ALPA Responds to LGA Accident

January 16, 2009 - The US Airways accident in New York has dominated the news over the last few days. From the preliminary accounts it appears this crew, under the command of former long-time ALPA Safety Representative Capt. Chesley B. “Sully” Sullenberger and First Officer Jeff Skiles, did an extraordinary job in landing their aircraft in the water and in safely evacuating every passenger on board. It will be a few days or weeks before we know the direction of the investigation but we know at this point that the professionalism of the crew has been universally praised and how fortunate everyone is that there were no fatalities.

Although the pilots at US Airways are now represented by an independent union, the safety issues highlighted by this accident have implications for all of us. ALPA continues to emphasize the value of having well-trained professional men and women in the cockpits and cabins of commercial aircraft to ensure the safety of our passengers and customers. Our ALPA safety team will remain active during the course of this investigation. We will continue our liaison efforts with NTSB and FAA to ensure relevant ALPA safety issues are known and to ensure we have the most current information on the progress of the investigation.

This accident took place one day after USA Today ran a front page news story regarding the new record for airline safety. The two-year safety record was not tarnished by the accident as no fatalities resulted from the ditching, but the events exposed an omission in the newspaper’s article.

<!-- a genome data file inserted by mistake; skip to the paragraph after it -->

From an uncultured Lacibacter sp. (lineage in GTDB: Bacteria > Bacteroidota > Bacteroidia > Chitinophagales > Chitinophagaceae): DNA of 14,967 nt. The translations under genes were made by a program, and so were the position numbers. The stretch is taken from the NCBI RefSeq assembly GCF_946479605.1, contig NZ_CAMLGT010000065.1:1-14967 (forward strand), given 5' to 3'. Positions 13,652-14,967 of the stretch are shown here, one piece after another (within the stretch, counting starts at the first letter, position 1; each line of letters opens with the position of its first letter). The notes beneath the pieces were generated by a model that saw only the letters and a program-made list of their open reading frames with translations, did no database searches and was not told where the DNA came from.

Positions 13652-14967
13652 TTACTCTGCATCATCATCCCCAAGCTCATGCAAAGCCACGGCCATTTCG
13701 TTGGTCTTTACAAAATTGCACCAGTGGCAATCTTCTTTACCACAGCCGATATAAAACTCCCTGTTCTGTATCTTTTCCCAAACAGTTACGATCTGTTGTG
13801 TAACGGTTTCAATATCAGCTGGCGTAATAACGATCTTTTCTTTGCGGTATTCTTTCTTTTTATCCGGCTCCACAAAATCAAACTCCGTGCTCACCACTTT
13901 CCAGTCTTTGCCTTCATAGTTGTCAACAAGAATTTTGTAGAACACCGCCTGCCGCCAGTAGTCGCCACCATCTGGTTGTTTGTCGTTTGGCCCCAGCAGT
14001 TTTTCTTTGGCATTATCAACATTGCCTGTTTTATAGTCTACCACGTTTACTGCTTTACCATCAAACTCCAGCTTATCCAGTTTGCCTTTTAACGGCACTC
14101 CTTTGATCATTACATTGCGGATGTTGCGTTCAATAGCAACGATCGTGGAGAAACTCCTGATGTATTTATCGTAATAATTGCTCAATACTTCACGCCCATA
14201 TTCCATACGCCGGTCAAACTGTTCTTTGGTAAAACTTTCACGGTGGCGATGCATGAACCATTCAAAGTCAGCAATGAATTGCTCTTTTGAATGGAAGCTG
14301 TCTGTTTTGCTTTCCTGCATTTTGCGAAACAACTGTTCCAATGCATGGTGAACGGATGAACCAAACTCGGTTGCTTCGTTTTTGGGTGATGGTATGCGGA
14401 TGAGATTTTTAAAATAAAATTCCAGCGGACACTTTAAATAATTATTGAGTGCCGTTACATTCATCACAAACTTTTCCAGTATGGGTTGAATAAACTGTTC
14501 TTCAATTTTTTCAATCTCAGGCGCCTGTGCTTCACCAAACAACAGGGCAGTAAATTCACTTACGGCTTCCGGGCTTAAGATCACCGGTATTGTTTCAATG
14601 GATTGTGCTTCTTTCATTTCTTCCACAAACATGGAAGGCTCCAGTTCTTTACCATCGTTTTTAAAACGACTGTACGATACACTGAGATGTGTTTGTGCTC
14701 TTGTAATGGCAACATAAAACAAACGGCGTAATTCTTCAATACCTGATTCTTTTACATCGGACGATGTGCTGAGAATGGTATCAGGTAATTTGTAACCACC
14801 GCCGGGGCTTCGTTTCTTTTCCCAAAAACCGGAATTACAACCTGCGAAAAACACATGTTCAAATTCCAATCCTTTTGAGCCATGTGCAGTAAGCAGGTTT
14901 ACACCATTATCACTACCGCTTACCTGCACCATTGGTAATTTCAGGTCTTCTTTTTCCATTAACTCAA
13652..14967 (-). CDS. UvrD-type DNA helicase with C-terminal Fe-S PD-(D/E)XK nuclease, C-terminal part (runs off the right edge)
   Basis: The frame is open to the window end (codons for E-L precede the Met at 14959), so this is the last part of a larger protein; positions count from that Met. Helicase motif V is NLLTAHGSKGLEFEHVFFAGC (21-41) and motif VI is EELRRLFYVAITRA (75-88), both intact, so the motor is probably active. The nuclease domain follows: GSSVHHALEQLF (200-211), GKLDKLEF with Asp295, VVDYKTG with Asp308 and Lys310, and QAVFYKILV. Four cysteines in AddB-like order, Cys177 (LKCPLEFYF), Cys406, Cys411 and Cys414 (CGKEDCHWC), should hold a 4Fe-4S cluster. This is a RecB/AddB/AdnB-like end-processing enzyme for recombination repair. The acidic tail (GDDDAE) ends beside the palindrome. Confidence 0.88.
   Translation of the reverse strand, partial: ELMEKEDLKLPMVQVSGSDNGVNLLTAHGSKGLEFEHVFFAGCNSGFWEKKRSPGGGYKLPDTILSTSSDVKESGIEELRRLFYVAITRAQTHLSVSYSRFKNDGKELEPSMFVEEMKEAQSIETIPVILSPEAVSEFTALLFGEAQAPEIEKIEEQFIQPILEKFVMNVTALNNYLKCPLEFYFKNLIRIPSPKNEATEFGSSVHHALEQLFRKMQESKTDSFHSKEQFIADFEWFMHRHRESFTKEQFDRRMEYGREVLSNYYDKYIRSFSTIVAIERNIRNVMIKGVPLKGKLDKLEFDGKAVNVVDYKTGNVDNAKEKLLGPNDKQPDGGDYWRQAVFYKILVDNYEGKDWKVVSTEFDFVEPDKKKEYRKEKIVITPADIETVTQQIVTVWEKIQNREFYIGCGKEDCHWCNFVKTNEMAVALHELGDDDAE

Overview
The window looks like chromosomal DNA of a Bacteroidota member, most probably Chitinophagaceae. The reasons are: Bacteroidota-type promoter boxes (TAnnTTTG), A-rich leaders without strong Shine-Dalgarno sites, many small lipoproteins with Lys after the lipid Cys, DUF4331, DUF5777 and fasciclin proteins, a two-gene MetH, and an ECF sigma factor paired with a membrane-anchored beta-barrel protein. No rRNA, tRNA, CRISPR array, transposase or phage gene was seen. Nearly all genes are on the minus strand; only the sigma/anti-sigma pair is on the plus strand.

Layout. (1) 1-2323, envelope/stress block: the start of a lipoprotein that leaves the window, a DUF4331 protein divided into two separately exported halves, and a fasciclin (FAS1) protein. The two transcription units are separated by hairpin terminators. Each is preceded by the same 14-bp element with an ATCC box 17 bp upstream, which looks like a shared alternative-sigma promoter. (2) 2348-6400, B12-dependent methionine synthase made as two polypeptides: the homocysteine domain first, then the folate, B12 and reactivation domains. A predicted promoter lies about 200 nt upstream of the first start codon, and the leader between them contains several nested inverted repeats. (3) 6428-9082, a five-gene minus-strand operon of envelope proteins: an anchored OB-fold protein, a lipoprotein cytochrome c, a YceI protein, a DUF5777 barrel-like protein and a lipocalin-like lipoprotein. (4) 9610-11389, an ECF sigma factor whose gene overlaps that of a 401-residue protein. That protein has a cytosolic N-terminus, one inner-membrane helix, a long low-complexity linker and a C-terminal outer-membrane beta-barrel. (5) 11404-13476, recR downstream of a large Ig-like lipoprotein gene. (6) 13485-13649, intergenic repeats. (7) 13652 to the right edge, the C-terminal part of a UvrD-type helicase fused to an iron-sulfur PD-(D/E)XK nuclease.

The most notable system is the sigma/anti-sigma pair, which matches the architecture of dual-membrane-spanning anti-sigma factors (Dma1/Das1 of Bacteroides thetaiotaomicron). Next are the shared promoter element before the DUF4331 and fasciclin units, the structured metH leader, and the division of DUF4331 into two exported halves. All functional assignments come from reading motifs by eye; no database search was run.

ALPA pilot Capt. Kevin J. Cameron (Piedmont) said it best in his well-articulated letter to the editor that ran in the January 15 edition of USA Today:

“As an airline pilot since 2000, I, too, am thankful for the outstanding safety record of our airlines in the past two years. But USA Today’s article failed to give credit where credit is due. The article cited government requirements, technology improvements and more reliable aircraft as helping to reduce accidents. In my humble opinion, these have helped, but they pale compared with the security of having competent, experienced and professional pilots in the cockpit. … The true credit for this extraordinary safety record goes to the experience, professionalism and good common sense of my fellow airline pilots. To them, safety is not a mere catchphrase but underlines every aspect of how they manage their cockpits.”